Ottimo, gran bella notizia. Certo, 3 secondi sono solo una frazione della missione nominale ma gradatamente ci arriveranno.
Quali sono i vantaggi del metano? L’economia?
Ho letto che il metano permette di aumentare la densità nei serbatoi con perdite di impulso specifico relativamente modeste, ma non ho chiaro il concetto. Permette un razzo meno grande?
E’ meno efficiente dell’idrogeno, ma comunque meglio del kerosene. Mi sfugge perchè finora non sia stato praticamente usato.
Da quello che ho letto (a parte la questione di Musk per cui la scelta del metano sarebbe stata dettata dalla possibilità di sintetizzarlo su Marte) altre ragioni per la scelta sarebbero la relativa facilità di stoccaggio rispetto all’idrogeno liquido e le proprietà chimiche della sua combustione, che lo rendono adatto ad un sistema riutilizzabile.
@Marco il motivo ci sarà sicuramente, sarebbe interessante capirlo .
Per Marte sono stati ipotizzati degli estrattori atmosferici di metano per il refueling dei serbatoi, e quindi i thruster relativi debbono pur essere costruiti prima o poi; ma non credo che questa sia stata una motivazione alla base della scelta.
Sembra che i test vadano a gonfie vele…
Nuovo test al 65% di potenza e per quasi 2 minuti
Ed ecco le ultime notizie sui motori BE-4 arrivate tramite mail. Iniziati ad Huntsville (Alabama) la costruzione dell’impianto che produrrà i motori BE-4 e BE-3U della Blue Origin.
Pictured left to right: Greg Canfield, Alabama Secretary of Commerce; Kim Lewis, Huntsville/Madison County Chamber 2019 Board Chair; Huntsville Mayor Tommy Battle; Alabama Governor Kay Ivey; United Launch Alliance CEO Tory Bruno; Blue Origin CEO Bob Smith; Madison County Commission Chairman Dale Strong; U.S. Senator Doug Jones; U.S. Congressman Mo Brooks; Clayco CEO Bob Clark.
Today we broke ground on the construction of a world-class rocket engine production facility in Huntsville, Alabama, extending the city’s rich legacy in liquid rocket engines.
Here are excerpts from today’s groundbreaking ceremony given by Blue Origin CEO Bob Smith:
It’s a great day here in Rocket City. Thanks to the votes of confidence from United Launch Alliance, from the Air Force for national security missions, and from Huntsville and the state of Alabama, we are breaking ground on a facility to produce our world-class engines and power the next generation of spaceflight.
Last September, United Launch Alliance (ULA) selected our BE-4 engine to power the Vulcan rocket. Then in October, both our New Glenn launch vehicle and Vulcan were selected by the United States Air Force in its Launch Services Agreement contract. This means two out of the three major launch systems flying national security space missions will be powered by engines produced in our Huntsville facility.
New Glenn will be a competitive launch vehicle that can serve all the needs of the civil, commercial and national security space markets for years to come.
We’re excited to provide safe, reliable access to space and – in the case of United Launch Alliance – end the dependency our nation has on using Russian RD-180 engines for critical national security launches.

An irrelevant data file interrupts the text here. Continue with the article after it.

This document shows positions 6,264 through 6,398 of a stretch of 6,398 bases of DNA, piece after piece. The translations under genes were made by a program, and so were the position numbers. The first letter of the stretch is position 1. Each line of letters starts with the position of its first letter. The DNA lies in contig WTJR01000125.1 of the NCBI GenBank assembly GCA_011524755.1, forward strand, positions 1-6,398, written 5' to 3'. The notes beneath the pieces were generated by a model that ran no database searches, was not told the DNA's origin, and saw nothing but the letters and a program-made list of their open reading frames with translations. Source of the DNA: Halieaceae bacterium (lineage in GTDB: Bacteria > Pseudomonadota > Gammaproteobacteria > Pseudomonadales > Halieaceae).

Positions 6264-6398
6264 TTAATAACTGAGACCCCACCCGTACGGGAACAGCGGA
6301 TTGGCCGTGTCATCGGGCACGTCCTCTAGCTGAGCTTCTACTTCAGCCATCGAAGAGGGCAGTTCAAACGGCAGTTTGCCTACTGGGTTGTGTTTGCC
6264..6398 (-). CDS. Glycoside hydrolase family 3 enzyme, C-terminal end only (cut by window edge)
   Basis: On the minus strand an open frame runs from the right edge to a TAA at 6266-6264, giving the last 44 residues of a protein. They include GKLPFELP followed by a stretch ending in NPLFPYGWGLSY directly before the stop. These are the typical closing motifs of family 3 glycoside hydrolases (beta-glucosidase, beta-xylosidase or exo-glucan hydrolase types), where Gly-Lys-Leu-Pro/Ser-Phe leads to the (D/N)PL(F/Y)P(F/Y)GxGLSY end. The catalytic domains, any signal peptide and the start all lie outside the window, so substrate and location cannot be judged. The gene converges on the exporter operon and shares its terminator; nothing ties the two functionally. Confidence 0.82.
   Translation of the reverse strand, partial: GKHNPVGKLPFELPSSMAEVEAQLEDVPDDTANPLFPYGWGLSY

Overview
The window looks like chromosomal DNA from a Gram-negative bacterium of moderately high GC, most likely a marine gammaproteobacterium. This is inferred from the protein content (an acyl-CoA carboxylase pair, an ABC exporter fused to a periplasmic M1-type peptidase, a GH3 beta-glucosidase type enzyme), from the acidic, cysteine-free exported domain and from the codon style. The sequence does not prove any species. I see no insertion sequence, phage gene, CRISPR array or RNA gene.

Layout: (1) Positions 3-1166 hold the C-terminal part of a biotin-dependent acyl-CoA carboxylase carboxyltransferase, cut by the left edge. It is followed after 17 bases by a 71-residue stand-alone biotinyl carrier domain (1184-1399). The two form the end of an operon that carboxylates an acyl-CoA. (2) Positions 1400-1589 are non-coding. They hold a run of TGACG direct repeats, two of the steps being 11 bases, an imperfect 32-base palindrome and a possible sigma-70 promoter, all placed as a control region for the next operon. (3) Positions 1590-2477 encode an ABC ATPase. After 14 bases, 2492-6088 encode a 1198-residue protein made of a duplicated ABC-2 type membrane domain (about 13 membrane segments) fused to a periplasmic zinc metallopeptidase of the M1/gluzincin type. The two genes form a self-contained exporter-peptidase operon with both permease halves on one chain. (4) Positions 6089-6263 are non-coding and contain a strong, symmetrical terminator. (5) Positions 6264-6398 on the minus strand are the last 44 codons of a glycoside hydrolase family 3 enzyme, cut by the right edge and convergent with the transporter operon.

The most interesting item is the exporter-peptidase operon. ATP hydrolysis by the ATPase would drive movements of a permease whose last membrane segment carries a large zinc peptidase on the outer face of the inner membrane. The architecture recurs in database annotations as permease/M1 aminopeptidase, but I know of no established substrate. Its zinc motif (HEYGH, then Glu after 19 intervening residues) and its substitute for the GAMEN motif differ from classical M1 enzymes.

The BE-4 is an incredibly sophisticated and powerful engine. It will be a true marvel of engineering when we complete its development later this year and it is currently rocking our test stands out in West Texas. Each ULA Vulcan first stage will have two of these BE-4 engines and they will be integrated into the vehicle just across the river at their Decatur facility. Seven BE-4s, with a combined thrust of nearly 4 million pounds, will also power the fully reusable first stage of Blue Origin’s New Glenn launch system.
We’ll also be building our BE-3U engine in Huntsville. It’s an upper-stage variant of our BE-3 liquid oxygen-liquid hydrogen engine that we’re already flying on New Shepard. It’s the first completely new liquid hydrogen engine developed for production in the United States in more than a decade and New Shepard is giving us hours of experience operating it.
This project has been in the works for several years and we’re thankful to everyone who made it happen.
Thanks to Governor Kay Ivey, Senator Richard Shelby, Secretary of Commerce Greg Canfield, Huntsville Mayor Tommy Battle, Commission Chairman Dale Strong, and the entire Huntsville Madison County Chamber of Commerce for their commitment to bringing us to northern Alabama and making this day possible.
We’d also like to recognize Senator Doug Jones, Representative Mo Brooks, and Marshall Space Flight Center Director Jody Singer for their continued support.
This engine production facility demonstrates our commitment to the state of Alabama. It also demonstrates our confidence that the highly-skilled workforce, deep aerospace history and strong business climate in Huntsville will play a critical role in advancing our vision of millions of people living and working in space.
Additionally, we are in final negotiations with Marshall Space Flight Center to acceptance test both BE-4 and BE-3U engines at Test Stand 4670, the historic site for testing the Saturn V first stage and the Space Shuttle main engines. Through this agreement, we’ll provide for the refurbishment, restoration and modernization of this piece of American history.
When we open our doors in Huntsville in March 2020, we will add more than 300 jobs to the local economy, invest over $200 million in the facility and ensure a new generation of engines will rumble to life and send us into the heavens.
Click here to read the press release from the Huntsville/Madison County Chamber.
If you were forwarded this e-mail, you can receive it directly by signing up for updates at blueorigin.com
Tanta roba direi
sembra imminente un nuovo test del BE-4. Questa nuova iterazione verrà scatenata al 100% della potenza. Quindi il BE-4 si approccia alla fase finale di testing.